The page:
Along with learning how to take a patient’s vitals, resuscitate them, and bandage any wounds, his students have studied skin diseases and respiratory diseases and covered how to treat someone with diabetes. They will soon look at how to identify a stroke victim, Loesch said, noting all those skills are covered in basic EMT courses. Through the medical health sciences classes, students can also become certified as an electrocardiograph technician after learning how to read an electrocardiogram, which evaluates a patient’s heart. Additionally, they can take a test to become nationally certified as an EMT.
Loesch makes his classes as interactive as possible. Last semester, when students were enrolled in Medical Health Sciences 3, they capped the class with a final exam that challenged them to assess a patient and diagnose them based on a set of clues Loesch offered — similar to a practicum assessment they would take when applying for their EMT certification. He likes to throw curveballs with his clues to truly test students’ depth of knowledge.
“Not everything is going to present to them in a perfect manner where they can just say, ‘this is the disorder,’” he said.
Paul Wilson, a senior with ambitions to become a pediatrician, has practiced taking his classmates’ blood pressure so many times that he could almost do it with his eyes closed. The medical health sciences classes he’s taken at Denver South have teased out his passion for medicine and helped him master skills that many of his peers don’t encounter until later in life, such as checking vital signs.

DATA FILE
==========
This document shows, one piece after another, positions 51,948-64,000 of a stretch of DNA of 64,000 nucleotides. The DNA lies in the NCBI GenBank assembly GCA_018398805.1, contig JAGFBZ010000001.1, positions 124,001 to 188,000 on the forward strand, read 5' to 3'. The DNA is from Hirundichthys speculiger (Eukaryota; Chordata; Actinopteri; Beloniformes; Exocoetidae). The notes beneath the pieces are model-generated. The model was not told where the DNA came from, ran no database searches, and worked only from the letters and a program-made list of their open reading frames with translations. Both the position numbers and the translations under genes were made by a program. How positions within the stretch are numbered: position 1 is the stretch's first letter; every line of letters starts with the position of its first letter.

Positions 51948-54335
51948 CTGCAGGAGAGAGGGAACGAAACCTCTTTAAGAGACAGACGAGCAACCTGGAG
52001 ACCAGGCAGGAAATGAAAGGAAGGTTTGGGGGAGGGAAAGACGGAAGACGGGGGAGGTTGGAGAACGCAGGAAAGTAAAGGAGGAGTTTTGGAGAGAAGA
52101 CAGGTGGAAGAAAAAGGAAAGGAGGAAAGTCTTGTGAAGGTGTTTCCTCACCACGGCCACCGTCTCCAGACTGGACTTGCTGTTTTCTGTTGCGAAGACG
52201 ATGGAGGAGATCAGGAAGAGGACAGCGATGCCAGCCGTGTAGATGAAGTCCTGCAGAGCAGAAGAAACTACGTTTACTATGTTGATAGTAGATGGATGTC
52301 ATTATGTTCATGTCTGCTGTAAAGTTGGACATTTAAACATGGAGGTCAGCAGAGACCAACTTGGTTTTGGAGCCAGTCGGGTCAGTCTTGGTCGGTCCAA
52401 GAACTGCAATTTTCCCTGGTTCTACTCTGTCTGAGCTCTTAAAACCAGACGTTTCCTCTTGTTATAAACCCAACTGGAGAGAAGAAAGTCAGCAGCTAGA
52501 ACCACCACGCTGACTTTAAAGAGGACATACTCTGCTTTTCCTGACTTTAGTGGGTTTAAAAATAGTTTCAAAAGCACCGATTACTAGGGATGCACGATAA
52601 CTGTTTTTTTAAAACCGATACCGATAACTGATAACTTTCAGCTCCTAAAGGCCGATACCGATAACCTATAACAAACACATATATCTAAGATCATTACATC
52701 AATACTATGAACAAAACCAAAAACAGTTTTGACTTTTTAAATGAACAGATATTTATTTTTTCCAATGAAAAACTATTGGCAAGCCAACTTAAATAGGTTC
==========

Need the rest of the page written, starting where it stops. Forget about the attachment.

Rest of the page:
“I’ll know how to do it better and more routinely than other kids that don’t have this class,” Wilson, 17, said.
Loesch also works to deepen his learning beyond class lectures, textbook assignments and practice with clinical skills to make sure students are well versed in the power of empathy on the job. Loesch teaches his students the importance of communicating with patients, listening to their concerns, speaking up if they are older and calming them if they appear agitated. Those aspects of communication aren’t always fully developed in higher schoolers, he said.
“At the end of the day, they are going out in the real world, and these people are going to be in real-life situations and they have to think about that,” Loesch said.
Rudnick, who hopes to become an EMT in Yellowstone National Park, Glacier National Park or Grand Teton National Park after having spent many childhood weekends and vacations in Rocky Mountain National Park, embraces her own sense of empathy and simply wants to help people, which she is feeling more prepared to do after the lessons she’s gleaned from her coursework.
“I think a lot of the good in the world is overlooked constantly,” she said. “Being able to know that you’re helping someone and having the opportunity to learn about that even just as a teenager, I think it’s important to recognize.”
And even if Denver South high schoolers studying emergency medical services don’t wind up spending their careers in the back of an ambulance or tending to patients in an emergency room, they’ll carry forward some skills that could come in handy.
“If they get nothing else out of it,” Harper said, “they’ll learn how to save a life.”
CORRECTION: This story was updated at 10:50 a.m. on Monday, Feb. 7, 2022 to correct the spelling of Krey Grant’s name.